Creating LAGAPs for clinical use as a vaccine requires the identification of candidate genes that, when knocked out, will completely block late-stage parasite development. Several “omics-based approaches” have previously been used to identify liver-stage targets, including cDNA sequencing, RNA sequencing (including dual RNAseq for both parasite and host), proteomics and other bioinformatics approaches, and high-throughput (HTP) reverse genetic screens. Again, such studies have largely been performed in rodent malaria parasites and are not completely predictive of human malaria parasites. Thus, there remains an extensive knowledge gap regarding Pf and Pv liver-stage parasite differentiation, gene transcription, protein expression, and functional identification. At the cellular level, knowledge of Pf and Pv parasites’ interplay with host hepatocytes is also limited. Better transcriptomic and proteomic data for both Pf and Pv are needed. Given the current availability of human hepatocyte lines in 2D or 3D culture systems, primary human hepatocyte cultures, and severe combined immunodeficiency mice engrafted with human hepatocytes, identification of genes controlling parasite arrest in human liver should be possible. Suggested approaches included studying Pf gene transcription or expression profiles across life cycle stages to identify those that are highly expressed in the liver stage but less or not at all in other life cycle stages and detailed time course studies of parasite gene expression in infected hepatocytes to dissect gene expression regulation. The panel noted, however, that the most abundant proteins are not always the most important or the best targets. The egress pathway was also suggested as a priority target because drugs targeting egress allow parasites to leave the vacuole but remain in the host cell, and the egress process in liver-stage parasites seems distinct from that in blood-stage parasites. Exploring compounds that specifically interfere with hepatic stage development to extract information for genetic arrest was also proposed. Another suggestion was to study “master regulatory genes” and consider HTP deletion methods to identify late-arresting phenotypes, or use comparative biology approaches to identify similar/conserved genes/pathways that control parasite proliferation, differentiation, or egress.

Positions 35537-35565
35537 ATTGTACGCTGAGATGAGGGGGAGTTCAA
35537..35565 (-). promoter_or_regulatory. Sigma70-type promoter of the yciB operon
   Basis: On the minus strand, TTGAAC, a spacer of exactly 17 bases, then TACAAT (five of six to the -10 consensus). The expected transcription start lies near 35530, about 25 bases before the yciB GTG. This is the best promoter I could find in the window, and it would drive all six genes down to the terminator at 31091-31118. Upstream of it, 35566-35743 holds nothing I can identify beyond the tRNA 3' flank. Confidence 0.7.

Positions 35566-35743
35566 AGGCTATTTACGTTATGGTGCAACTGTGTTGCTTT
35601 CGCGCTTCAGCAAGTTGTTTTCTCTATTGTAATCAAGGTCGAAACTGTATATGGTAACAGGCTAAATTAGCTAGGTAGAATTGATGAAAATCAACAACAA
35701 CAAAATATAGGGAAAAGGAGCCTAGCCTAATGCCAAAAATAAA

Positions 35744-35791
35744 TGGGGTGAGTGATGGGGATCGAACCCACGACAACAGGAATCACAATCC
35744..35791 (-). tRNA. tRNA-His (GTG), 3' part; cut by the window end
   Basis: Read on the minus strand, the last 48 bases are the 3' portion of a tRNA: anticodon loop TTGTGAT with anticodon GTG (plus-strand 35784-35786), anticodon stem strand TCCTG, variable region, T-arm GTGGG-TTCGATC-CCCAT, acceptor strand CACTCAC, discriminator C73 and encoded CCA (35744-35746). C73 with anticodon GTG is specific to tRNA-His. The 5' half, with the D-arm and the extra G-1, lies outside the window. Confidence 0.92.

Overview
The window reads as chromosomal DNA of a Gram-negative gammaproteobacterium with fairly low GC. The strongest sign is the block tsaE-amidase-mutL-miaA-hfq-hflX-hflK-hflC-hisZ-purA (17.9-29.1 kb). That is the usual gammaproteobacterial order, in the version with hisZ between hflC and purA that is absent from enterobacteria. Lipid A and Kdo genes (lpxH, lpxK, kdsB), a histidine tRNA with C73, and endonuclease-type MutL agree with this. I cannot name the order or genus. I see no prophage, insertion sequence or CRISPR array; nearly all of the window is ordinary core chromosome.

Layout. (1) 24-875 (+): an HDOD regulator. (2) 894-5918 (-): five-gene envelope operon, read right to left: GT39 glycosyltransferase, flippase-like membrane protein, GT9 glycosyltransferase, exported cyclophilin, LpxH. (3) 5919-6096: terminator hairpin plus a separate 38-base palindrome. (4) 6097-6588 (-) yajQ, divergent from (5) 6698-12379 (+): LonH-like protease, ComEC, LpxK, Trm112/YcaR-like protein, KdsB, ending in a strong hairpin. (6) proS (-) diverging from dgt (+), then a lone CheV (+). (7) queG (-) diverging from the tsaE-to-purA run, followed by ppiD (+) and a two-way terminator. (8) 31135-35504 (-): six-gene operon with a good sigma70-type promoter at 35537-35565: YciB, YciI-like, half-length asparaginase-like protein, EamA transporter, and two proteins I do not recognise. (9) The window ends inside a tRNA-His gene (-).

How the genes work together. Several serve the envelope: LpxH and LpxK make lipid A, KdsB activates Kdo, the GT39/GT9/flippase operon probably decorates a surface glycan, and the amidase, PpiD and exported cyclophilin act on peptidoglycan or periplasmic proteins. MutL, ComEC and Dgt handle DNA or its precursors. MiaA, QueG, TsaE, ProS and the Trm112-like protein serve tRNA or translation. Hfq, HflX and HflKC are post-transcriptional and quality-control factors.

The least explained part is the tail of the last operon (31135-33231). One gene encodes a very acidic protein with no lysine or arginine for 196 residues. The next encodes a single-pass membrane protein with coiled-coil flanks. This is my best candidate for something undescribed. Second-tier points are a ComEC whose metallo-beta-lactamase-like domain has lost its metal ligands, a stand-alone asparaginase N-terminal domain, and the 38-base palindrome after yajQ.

Several immediate tasks were repeatedly emphasized by the panel. Because the production of vialed, live Pf sporozoites is now technically feasible, these should be made readily available to the research community to enable and facilitate worldwide basic research, especially on the Pf liver stage. In addition, although green fluorescent protein-labeled Pf is routinely used for microscopy, it is highly problematic for the sorting of infected hepatocytes for downstream omics studies because of a high signal to noise ratio. As such, transgenic parasites expressing a lower noise fluorescent protein for such studies would be a valuable resource for the research community. Further, systematically obtaining Pf liver-stage transcriptomic information, facilitated by substantially reduced costs of transcriptomic analysis and availability of single-cell transcriptomic analyses, would greatly enable liver-stage research. Finally, research on Pf liver-stage biology has been hampered in part by low hepatocyte infection rates and incomplete development in current in vitro models. Although parasite development is more complete using a humanized mouse model, high costs and technical challenges remain issues. As such, an improved, more easily accessible system, supporting the growth and full development of the liver-stage parasite is needed.

In summary, a better understanding of liver-stage biology and sporozoite gene function is needed for targeted gene deletion strategies. There is a current need to create better liver stage transcriptomes and proteomes for Pf and Pv. Empirical approaches for identifying targeted arrest genes may consider the egress pathway, “master regulatory genes,” chemically validated lethal genes, or other genes and pathways identified using various model organisms.

GENETIC MANIPULATION OF MODEL ORGANISMS